Magazine article The Spectator

When I Am Old and Gay and Full of Sleep

Magazine article The Spectator

When I Am Old and Gay and Full of Sleep

Article excerpt

RAVELSTEIN

by Saul Bellow

Viking; L16.99, pp. 254

Old age, on the whole, is not a time to be recommended, but very old novelists are allowed to write about what they like and at the age of 85 Saul Bellow is interested in illnesses and their recent treatment and patients who are `blindly recovery-bent, who have the deep and special greed of the sick when they have decided not to die'. If they have things left to do, that will be a way of keeping themselves alive.

His Mid-Western narrator is Chick, Old Chick, an unassuming scribbler with Bellow's own familiar, puzzled, confiding, deeply beguiling voice, talking half to us, half to himself. He has undertaken to write a memoir of his younger friend, Professor Abe Ravelstein, a scholarly but grossly successful teacher and writer. Unlike Chick, Ravelstein is a human being on a giant scale. Even his hands tremble, `not with weakness but with a tremendous eager energy that shook him when it was discharged'. All his life he had wanted - in fact, needed - the best of everything: Vuitton luggage, Cuban cigars, solid gold Mont Blanc pens, Lalique wine-glasses. Naturally this had got him into financial trouble. Chick had suggested that he might try a book based on his lecture notes. Abe did so, and became tremendously rich. It is rather difficult to envisage this book, which is said to have sold millions in both hemispheres, but Ravelstein belongs, like Bellow's Henderson the Rain King, to a mythical world which seems to await discovery behind the real one, or is perhaps the more real of the two.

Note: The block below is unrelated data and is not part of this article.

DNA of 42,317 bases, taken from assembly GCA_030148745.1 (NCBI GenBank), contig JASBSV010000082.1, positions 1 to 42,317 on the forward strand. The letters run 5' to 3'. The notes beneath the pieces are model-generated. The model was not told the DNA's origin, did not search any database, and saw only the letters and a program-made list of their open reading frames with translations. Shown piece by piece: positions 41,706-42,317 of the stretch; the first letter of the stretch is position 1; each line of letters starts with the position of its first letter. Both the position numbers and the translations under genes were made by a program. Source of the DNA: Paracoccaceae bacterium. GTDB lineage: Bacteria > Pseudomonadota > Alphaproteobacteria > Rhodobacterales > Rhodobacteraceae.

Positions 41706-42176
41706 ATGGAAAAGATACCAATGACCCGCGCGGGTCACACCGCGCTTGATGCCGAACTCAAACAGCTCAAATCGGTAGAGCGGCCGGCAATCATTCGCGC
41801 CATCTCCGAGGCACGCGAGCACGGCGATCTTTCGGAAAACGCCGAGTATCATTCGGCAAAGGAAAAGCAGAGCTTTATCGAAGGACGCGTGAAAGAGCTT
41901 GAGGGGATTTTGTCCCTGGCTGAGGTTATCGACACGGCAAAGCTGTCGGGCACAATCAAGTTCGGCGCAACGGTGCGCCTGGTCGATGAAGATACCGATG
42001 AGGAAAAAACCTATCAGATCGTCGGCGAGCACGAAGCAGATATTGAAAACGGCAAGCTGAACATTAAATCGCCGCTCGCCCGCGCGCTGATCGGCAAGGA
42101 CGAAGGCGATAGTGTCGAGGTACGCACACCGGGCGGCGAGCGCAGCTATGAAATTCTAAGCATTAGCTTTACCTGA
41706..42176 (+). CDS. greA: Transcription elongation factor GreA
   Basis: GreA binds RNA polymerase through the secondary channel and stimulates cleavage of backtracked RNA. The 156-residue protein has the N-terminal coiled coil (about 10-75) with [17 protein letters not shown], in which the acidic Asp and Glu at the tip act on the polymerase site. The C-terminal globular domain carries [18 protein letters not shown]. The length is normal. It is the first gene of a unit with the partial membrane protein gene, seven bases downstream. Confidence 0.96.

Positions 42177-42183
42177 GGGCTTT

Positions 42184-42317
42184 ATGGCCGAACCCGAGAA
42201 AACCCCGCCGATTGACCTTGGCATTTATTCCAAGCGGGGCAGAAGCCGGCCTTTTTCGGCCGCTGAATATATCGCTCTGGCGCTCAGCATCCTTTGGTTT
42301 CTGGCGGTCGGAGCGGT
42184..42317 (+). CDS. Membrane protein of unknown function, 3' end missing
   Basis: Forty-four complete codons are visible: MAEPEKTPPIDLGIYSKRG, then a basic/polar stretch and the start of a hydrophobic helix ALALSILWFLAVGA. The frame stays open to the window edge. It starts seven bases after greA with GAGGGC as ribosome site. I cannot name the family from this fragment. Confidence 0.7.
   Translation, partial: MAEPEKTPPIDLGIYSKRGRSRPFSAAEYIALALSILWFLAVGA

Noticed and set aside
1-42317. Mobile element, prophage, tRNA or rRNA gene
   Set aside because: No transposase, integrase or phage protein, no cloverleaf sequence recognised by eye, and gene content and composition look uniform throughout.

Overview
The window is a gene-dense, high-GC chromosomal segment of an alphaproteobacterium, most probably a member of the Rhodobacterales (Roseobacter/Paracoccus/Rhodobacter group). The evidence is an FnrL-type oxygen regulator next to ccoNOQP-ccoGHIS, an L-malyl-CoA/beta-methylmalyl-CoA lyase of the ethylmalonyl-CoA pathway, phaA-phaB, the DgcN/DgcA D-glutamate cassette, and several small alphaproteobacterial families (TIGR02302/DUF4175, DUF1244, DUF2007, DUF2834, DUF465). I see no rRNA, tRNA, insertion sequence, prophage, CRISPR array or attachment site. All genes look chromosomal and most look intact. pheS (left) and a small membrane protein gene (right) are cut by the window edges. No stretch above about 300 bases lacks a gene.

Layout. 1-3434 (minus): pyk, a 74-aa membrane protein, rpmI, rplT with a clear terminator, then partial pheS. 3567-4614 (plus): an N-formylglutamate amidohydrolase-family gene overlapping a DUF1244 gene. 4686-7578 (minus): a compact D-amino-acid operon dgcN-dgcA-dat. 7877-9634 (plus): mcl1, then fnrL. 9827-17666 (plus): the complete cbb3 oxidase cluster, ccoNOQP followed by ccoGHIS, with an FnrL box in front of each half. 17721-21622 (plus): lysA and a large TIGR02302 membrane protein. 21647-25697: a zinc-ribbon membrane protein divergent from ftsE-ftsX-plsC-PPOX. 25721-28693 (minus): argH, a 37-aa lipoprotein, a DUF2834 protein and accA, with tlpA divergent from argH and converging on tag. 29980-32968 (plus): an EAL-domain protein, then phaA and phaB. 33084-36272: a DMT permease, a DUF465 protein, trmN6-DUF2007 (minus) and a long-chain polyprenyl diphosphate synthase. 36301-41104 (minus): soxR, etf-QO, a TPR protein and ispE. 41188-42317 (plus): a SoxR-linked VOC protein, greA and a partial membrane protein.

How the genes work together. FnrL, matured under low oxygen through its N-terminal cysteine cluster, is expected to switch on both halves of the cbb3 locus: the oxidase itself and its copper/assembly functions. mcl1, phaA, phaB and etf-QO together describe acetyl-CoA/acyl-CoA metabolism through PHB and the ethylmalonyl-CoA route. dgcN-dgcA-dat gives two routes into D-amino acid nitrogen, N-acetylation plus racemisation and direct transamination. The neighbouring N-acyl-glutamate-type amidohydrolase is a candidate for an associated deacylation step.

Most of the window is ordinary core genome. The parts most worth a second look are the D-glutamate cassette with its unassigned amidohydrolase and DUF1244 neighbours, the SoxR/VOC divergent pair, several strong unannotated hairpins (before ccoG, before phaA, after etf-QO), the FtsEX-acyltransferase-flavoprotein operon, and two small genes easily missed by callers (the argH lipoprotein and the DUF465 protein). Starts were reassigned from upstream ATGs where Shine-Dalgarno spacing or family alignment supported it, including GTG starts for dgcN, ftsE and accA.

Bellow once wrote that

it's obvious to everyone that the stature of characters in modern novels is smaller than it once was and this diminution powerfully concerns those who value existence. I do not believe that the human capacity to feel or do can really have dwindled or that the quality of humanity has degenerated. I rather think that people appear smaller because society has become so immense.

One of his responses has been to create figures of legend. Abe is only truly himself in Paris, and in Paris at the Crillon and in the Crillon in the penthouse suite. He is bald, he spills his food on the floor, one of his feet is three sizes larger than the other. …

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